“Indians are like the weather.” With his opening words Vine Deloria Jr. sets up the basis for the rest of his witty yet substantial manifesto, Custer Died for Your Sins. The book, which describes the struggles and misrepresentation of the American Indian people in 1960s American culture, is written in a style that changes from ironic and humorous satire to serious notions, then back again. Through energetic dialogue that engages the reader in a clever and articulate presentation, Deloria advocates the dismissal of old stereotypes and shows a viewpoint that allows the general public to gain a deeper understanding of what it is to be an American Indian.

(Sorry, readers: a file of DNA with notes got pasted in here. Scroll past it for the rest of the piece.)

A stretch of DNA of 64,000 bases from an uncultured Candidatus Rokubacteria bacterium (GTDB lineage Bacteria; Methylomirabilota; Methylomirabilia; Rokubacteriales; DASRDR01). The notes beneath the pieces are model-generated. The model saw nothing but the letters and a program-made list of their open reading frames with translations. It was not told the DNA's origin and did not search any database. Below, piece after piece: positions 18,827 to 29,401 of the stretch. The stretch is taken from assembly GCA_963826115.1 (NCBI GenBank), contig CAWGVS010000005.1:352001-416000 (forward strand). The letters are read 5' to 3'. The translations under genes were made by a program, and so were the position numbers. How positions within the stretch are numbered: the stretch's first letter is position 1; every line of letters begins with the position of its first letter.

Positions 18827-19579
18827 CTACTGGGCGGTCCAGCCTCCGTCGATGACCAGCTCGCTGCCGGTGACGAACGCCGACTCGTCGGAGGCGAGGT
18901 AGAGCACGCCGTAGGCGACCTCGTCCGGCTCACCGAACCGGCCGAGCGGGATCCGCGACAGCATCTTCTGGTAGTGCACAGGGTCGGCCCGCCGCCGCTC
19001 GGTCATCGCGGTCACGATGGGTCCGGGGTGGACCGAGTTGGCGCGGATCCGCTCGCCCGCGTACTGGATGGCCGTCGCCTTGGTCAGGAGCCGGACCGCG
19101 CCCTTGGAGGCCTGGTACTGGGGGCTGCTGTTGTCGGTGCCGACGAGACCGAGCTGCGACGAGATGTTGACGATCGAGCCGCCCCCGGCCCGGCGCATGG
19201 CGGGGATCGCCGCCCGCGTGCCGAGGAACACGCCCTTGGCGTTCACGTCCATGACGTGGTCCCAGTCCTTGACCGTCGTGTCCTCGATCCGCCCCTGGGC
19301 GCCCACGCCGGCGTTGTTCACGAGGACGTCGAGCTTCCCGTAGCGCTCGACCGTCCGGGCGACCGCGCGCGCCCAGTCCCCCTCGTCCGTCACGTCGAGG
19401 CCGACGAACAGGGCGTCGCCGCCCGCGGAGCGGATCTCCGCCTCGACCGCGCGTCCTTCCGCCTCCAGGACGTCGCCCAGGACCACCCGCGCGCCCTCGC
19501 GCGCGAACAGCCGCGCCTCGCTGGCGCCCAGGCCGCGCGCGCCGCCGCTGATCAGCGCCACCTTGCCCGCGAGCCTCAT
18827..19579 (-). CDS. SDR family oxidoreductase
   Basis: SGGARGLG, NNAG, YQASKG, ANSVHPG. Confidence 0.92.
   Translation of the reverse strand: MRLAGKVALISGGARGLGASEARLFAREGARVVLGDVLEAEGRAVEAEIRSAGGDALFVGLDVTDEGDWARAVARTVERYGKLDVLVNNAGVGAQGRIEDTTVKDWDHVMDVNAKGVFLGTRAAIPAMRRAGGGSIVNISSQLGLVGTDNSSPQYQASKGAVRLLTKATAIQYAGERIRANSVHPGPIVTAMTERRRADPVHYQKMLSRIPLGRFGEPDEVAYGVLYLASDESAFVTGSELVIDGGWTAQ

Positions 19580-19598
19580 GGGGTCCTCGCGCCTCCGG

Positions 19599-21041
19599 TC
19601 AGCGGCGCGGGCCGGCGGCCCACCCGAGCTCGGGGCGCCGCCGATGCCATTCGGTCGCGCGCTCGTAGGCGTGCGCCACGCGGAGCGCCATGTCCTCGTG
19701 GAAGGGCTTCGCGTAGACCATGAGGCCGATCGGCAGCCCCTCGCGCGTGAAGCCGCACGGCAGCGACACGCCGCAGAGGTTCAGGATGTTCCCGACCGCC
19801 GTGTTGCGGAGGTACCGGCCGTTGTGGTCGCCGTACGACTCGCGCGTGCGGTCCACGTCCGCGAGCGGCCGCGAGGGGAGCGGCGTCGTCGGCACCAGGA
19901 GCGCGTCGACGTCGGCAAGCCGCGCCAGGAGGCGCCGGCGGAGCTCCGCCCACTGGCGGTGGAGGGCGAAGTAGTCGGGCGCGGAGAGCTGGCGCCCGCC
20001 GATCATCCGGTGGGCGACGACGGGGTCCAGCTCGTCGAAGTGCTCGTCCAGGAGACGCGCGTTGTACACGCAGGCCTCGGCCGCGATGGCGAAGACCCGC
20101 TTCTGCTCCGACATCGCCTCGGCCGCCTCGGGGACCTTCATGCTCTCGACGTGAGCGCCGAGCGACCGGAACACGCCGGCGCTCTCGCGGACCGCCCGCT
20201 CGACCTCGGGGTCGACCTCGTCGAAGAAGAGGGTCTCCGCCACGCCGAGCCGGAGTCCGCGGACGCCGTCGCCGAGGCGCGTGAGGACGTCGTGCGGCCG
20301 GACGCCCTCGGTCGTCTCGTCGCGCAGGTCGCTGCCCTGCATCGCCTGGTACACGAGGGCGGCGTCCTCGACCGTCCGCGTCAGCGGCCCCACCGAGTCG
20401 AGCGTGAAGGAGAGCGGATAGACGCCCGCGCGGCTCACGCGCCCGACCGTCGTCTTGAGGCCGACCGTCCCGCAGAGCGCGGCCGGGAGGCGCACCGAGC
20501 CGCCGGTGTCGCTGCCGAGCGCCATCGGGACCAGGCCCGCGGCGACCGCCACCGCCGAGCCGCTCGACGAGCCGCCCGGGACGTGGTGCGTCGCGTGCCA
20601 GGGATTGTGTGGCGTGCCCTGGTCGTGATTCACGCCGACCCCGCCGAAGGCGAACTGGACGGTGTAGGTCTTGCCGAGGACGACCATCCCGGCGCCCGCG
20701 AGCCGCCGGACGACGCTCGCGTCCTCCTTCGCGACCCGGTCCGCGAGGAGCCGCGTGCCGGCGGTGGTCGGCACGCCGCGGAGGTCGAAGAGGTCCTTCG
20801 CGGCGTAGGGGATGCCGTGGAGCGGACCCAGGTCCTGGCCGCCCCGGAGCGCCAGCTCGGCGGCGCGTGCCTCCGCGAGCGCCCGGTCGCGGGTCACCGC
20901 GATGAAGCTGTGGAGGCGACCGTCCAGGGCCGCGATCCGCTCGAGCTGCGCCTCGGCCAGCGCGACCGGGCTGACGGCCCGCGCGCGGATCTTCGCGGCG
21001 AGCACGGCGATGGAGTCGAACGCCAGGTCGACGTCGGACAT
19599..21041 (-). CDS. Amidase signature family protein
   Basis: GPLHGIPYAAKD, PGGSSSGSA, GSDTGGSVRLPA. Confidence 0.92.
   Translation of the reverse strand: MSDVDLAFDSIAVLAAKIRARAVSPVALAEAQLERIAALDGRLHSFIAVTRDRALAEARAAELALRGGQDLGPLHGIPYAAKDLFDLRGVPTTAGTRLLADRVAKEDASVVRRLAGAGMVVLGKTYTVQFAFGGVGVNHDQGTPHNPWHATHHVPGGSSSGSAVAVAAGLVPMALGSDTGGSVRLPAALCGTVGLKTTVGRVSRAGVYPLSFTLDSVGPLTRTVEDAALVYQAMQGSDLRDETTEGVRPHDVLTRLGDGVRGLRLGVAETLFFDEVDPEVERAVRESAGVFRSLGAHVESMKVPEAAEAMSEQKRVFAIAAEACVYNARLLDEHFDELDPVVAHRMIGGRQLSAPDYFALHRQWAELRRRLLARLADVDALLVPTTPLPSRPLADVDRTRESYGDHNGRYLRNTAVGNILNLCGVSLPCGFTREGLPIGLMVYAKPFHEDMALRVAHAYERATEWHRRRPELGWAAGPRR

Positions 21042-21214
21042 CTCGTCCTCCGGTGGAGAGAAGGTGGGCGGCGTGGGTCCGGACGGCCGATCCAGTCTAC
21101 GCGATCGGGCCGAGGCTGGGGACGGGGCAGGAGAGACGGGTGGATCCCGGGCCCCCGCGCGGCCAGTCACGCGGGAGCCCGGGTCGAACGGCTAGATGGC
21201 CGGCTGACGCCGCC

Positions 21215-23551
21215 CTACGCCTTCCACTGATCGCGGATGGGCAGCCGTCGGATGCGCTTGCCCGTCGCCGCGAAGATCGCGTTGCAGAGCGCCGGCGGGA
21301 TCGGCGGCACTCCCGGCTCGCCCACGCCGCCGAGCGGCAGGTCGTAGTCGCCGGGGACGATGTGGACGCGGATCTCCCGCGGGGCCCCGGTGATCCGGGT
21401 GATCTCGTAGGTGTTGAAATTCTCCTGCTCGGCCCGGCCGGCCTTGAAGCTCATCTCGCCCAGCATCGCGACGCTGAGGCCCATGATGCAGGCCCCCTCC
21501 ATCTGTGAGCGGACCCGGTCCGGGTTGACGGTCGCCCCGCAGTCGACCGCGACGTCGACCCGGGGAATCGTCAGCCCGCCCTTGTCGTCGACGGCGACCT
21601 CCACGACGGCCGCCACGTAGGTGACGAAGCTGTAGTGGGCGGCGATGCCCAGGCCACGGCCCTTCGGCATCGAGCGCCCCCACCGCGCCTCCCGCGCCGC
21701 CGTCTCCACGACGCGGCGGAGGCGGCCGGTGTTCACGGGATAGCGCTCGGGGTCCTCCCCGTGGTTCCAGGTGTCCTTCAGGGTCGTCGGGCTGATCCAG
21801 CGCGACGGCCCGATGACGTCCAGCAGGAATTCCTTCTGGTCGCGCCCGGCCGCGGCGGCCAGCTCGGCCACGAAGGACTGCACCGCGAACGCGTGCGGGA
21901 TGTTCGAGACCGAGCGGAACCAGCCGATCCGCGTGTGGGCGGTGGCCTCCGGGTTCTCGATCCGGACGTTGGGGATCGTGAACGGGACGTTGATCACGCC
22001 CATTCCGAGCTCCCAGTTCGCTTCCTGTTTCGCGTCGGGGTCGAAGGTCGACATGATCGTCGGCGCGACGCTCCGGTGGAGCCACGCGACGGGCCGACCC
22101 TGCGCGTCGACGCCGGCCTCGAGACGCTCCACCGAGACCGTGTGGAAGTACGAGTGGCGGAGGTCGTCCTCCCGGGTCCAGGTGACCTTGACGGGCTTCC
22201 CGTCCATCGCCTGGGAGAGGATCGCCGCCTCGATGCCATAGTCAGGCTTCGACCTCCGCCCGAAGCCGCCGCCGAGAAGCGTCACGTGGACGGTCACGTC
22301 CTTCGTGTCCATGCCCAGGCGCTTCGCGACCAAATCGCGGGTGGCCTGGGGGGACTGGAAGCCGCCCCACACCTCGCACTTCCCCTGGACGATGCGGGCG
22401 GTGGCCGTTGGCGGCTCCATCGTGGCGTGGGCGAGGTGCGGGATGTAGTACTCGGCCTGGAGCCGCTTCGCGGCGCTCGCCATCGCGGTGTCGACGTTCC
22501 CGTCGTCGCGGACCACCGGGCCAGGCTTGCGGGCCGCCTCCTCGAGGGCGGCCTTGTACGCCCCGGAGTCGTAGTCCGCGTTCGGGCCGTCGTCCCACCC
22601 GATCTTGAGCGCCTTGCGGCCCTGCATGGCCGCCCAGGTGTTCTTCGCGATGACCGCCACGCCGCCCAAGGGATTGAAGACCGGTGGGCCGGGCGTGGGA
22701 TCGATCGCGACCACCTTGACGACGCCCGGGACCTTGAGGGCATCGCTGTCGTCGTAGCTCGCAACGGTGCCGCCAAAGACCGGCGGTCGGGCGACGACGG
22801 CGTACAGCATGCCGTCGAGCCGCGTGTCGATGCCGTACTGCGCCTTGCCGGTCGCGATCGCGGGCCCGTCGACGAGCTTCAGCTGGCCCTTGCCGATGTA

In the first chapter of his manifesto, called Indians Today: The Real and Unreal, Deloria outlines the truths and purposeful deceptions on how American Indians were perceived by the white society in the 1960s. One of the most prevalent deceptions that the white people often abused was the notion that they had an Indian ancestor, most commonly an Indian grandmother of royal descent. Deloria explains that this false lineage may be due to a variety of reasons, but is likely an extension of the fact that white people believe that Indians are so easy to understand. Jokingly, he describes that he “once did a projection backward and discovered that evidently most tribes were entirely female for the first three hundred years of white occupation.” The author explores a serious topic of the underestimation of his people through ironic humor. It is this aspect of Deloria’s writing that makes it so unique and captivating at the same time. He is able to deal with serious issues and keep the reader interested. Overall, he expressed that his people suffer from this stereotyping and lack of true understanding because white people tend to believe they already understand Native Americans, labeling them as Indians, the lost tribe of Israelites and as wild animals, without taking the time to gain an understanding through...
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